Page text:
One weakness of Verhoeven's reconstruction is that it relies too extensively on the credibility of Mark. This is common in modern scholarship. Mark is conventionally regarded as the earliest of the four NT gospels. As such it is granted more historical credibility than it deserves. Mark was written in the late 60s, three decades after Jesus' death, during the time of the first Jewish revolt which ultimately led to the destruction of Jerusalem. The author of Mark was determined to make the story of Jesus as politically inoffensive to Roman authorities as possible.
Thus, Mark depicts Jesus as an itinerant exorcist and teacher operating in the rural backcountry of Galilee, unconcerned with politics, rulers, and urban power centers. He intentionally keeps his role as Messiah under wraps, forbidding people to declare it. Mark's Jesus never visits Tiberias, the capital of Galilee at the time of Jesus, and he never sets foot in Jerusalem until the last week of his life. Since the Markan Jesus never bothers himself with the urban centers, and instead concerns himself with the casting out of demons and the teaching of parables in rural Galilee, it is extremely difficult to interpret him as a political rebel of any sort. Mark's caricature of Jesus is carefully crafted to present no offense to the Romans.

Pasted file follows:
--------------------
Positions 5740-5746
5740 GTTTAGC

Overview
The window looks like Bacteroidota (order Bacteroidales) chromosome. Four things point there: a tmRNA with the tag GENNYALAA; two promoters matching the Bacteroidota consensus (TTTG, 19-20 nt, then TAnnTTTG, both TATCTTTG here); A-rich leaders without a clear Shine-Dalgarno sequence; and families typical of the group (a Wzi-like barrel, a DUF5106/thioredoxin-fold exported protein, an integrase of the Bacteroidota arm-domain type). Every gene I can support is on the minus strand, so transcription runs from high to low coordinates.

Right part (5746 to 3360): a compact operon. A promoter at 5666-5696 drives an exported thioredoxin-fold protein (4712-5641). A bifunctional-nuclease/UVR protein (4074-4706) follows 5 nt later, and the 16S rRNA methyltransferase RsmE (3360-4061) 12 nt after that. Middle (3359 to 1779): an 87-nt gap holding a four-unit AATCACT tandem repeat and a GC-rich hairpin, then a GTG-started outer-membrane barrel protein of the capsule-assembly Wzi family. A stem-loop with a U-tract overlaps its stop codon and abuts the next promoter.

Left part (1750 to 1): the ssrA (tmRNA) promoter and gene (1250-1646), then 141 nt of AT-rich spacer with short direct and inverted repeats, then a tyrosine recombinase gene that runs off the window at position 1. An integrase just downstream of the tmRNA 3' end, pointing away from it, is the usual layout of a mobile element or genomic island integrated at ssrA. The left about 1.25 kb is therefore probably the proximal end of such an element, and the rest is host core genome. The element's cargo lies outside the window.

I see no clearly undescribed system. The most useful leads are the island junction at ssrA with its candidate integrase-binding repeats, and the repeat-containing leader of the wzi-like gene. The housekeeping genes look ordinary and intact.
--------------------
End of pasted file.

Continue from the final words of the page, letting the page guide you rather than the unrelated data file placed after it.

The Gospel of John, of course, tells a completely different story--Jesus is seen in Jerusalem on numerous occasions including at least three Passovers. At the very outset of his mission he creates the famous Temple disturbance. He appears to use Galilee as a place of retreat when the political heat from his adversaries is too intense in Judea. John's Jesus never performs an exorcism, never speaks in parables, and he proclaims his Messiahship with abandon. Of the two Gospel accounts, when it comes to Jesus' travel itinerary and activities, John's has the greater sense of historical authenticity. Thus, though Mark is without question earlier than Matthew and Luke, its priority in the synoptic tradition does not ipso facto imbue it with historical validity.